Tecla Shield, built by Komodo Openlabs Inc., is a portable assistive device for people with limited upper body mobility resulting from conditions including multiple sclerosis (MS), Amyotrophic Lateral Sclerosis (ALS), muscular dystrophy, cerebral palsy, as well as a stroke, brain or spinal cord injury. The Tecla Shield allows an individual to interact hands-free with their iOS and Android smartphones, tablets and computers. It works with all available assistive switches, including buttons, sip-and-puff controllers, head arrays, joysticks and the driving controls on a wheelchair.

Ryerson University in partnership with Komodo Openlab Inc. received ethics approval from the Joint Research Ethics Board for a joint research project where, a select number of patients at The Salvation Army Toronto Grace Health Centre (TGHC) participated in learning about current smart technology and how to access this technology through their mobile devices using the Tecla Shield. The feedback from patients is expected to further research and improve Komodo’s products for broader use. Komodo Openlabs Inc. funded the project and Ryerson’s research team conducted the study from February through to June 2016.

The Ryerson team worked with five patients at the TGHC including a quadriplegic, a patient who was blind, patients who have MS and ALS combined with other disabilities that affect their mood, movements, memory and their ability to concentrate for long periods of time. An assessment was made in consultation with each patient to determine their switch access capabilities and preferences. These patients would then have an individual and specific set-up with the Tecla Shield based on their needs. After a switch assessment is made, and the program is set-up there is a trial period in which the patient learns how to use the switch device in combination with automatic scanning speeds and scan preferences, such as row column scanning which selects items in rows with up and down left and right options. For example, after trying a cheek switch for a while a quadriplegic patient decided to change to a chin switch, which interfered less with his line of vision. Depending on the tremor severity, a MS patient may prefer using a joystick rather than a single or double button switch as it gives them more control over the selection process. The Tecla Shield gives patients access to various technologies while eliminating the need for multiple control systems. Instead of typing or scrolling, which requires fine motor skills and good vision, a MS patient with poor vision, for example, was able to use “voice over and speak screen” (an accessibility option) and a joystick to search and listen to audio books and FaceTime her two young boys. Patients were given weekly technical support and were asked questions to determine the usability of their switch access system.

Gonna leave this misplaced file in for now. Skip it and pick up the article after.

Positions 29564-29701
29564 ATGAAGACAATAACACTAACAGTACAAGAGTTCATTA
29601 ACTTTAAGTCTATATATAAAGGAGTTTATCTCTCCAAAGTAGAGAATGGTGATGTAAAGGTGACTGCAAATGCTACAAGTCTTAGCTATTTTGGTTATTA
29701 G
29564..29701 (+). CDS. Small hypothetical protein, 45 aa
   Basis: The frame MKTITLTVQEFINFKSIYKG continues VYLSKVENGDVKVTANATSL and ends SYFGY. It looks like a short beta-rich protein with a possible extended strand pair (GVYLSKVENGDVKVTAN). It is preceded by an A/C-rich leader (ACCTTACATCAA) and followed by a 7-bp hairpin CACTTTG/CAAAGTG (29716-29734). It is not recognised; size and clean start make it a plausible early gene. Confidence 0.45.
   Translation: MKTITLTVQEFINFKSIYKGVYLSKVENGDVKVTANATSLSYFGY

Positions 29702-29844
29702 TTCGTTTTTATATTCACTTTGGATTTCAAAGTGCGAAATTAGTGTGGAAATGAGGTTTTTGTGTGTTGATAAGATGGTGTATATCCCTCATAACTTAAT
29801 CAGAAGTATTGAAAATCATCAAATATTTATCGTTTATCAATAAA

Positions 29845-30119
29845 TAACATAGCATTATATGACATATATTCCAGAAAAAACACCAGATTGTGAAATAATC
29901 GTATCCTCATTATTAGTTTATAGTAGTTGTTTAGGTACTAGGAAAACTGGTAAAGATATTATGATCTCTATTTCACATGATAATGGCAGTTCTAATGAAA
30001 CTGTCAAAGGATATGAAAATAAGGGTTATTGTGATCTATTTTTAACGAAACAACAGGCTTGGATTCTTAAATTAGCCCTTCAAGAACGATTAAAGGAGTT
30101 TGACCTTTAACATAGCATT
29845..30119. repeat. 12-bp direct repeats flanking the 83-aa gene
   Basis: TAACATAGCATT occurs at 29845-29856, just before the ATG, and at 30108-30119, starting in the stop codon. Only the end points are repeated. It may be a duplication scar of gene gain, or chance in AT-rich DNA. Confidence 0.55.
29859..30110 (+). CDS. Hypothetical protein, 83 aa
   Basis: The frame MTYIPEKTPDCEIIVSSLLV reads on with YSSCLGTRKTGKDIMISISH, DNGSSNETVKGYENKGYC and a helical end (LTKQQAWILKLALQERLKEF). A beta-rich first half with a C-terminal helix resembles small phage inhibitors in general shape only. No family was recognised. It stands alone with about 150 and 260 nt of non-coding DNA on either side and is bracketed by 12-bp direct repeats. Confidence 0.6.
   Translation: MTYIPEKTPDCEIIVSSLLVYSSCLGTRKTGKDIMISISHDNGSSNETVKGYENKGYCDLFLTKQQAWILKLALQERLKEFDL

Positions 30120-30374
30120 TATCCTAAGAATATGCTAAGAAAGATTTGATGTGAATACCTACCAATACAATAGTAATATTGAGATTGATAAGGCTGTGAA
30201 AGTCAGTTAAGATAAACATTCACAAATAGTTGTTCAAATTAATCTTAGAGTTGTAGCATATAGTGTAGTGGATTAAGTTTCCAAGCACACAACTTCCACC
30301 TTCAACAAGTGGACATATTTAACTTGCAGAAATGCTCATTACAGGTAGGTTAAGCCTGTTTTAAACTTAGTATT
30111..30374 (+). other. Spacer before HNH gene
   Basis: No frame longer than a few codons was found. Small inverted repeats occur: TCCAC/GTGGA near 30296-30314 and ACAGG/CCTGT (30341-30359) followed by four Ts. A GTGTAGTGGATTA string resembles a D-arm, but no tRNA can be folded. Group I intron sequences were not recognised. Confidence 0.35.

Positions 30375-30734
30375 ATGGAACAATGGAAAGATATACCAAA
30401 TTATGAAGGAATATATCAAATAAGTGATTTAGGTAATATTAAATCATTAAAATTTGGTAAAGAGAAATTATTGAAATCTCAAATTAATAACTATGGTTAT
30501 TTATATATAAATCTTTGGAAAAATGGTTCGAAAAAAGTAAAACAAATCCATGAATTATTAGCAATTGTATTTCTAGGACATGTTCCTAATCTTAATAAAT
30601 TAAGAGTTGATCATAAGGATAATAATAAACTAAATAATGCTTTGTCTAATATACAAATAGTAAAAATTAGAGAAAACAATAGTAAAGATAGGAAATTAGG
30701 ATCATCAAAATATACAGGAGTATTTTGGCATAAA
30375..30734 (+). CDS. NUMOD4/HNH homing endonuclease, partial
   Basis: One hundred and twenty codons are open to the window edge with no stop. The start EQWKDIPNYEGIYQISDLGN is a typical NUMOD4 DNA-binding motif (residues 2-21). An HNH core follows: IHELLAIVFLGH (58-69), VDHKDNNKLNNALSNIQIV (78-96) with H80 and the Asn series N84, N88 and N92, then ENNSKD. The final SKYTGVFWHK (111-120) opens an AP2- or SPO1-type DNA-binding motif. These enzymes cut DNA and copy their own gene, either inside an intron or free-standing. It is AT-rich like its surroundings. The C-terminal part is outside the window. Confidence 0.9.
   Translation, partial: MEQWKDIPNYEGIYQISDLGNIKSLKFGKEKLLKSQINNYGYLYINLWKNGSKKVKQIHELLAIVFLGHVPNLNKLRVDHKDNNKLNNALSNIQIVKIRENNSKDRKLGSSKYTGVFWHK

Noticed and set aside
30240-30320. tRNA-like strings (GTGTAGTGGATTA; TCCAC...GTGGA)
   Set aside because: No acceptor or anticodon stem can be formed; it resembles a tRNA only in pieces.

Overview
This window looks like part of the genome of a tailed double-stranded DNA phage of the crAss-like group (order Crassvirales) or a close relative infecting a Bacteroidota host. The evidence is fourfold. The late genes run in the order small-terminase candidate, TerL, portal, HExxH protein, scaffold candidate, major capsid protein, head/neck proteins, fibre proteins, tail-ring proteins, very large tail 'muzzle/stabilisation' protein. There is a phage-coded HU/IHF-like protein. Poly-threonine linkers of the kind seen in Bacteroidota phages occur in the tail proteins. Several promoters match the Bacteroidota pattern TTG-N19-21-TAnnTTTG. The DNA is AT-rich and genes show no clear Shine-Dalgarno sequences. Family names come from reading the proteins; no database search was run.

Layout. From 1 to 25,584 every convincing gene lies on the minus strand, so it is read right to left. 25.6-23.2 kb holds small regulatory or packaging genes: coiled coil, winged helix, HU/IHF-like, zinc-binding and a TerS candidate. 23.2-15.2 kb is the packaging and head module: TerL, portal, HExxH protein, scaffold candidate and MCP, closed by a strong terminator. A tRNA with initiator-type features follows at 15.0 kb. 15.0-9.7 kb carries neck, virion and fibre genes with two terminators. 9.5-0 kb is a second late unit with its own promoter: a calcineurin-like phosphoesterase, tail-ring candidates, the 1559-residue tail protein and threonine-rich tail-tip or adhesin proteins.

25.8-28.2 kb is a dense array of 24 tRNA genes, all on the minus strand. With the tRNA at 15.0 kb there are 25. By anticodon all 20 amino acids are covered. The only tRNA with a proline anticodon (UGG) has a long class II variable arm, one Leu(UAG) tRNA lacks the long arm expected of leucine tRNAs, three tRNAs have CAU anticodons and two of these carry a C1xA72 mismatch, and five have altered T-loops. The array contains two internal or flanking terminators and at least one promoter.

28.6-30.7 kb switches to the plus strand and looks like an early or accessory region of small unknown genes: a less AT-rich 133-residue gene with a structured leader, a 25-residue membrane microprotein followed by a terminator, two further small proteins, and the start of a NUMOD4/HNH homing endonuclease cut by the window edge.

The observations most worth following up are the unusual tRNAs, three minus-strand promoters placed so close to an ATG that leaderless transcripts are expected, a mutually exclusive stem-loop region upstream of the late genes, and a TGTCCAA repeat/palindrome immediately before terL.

Patients enjoyed doing something new or different with the technology. By using smartphone technology in new and different ways, they expanded their knowledge, engaged in ongoing learning, accessed entertainment and connected with friends, family and the broader community. Patients experienced both frustration in learning the technology but also enjoyment in doing things they never thought they could do. One patient commented, “It allows me to punch in numbers without using hands like telephone banking and hands-free talking or listening to books…never done that before.”

Based on user patient feedback the research team is looking at implementing a better system for charging devices which would combine charging of wheelchairs along with personal device charging such as a cell phone or tablet. Currently many chargers and electricity outlets are difficult to reach and use. Patients with limited mobility and their care providers should have an easy and expedient way to charge multiple devices through a single output conveniently located on their wheelchairs or on their beds.

The study also revealed that more and more patients are bringing their personally owned mainstream mobile devices, such as smartphones and tablets with them to a health care facility. Patients expect and want to use these devices and the accompanying apps for communication, leisure and Internet-based activities. Health care facilities are not currently well equipped technically or lag in policy implementation to support a user’s needs. When patients’ lose the ability to interact on an electronic screen through touch, they would at that point require assistive switch technologies such as a joystick or button. As people continue to lose their vision, built-in accessibility features on phones and tablets can be accessed such as voice recognition and screen readers. However, at this time, very few procedures are in place in health care facilities for the initial assessment, implementation and continued monitoring of assistive technologies with personal mobile devices. Ryerson and TGHC are working collaboratively to address the need for policies, procedures, and education around assistive technology implementation. They will also use this study to support and develop another research project. If successful, this innovative project could be a model for other hospitals to follow.

The Tecla Sheild research project ended June 30, 2016 with a party for the patients, care givers, family and friends. Komodo Openlabs Inc. donated Tecla Shields, joysticks and other assistive switches to all the patients who participated in the research project.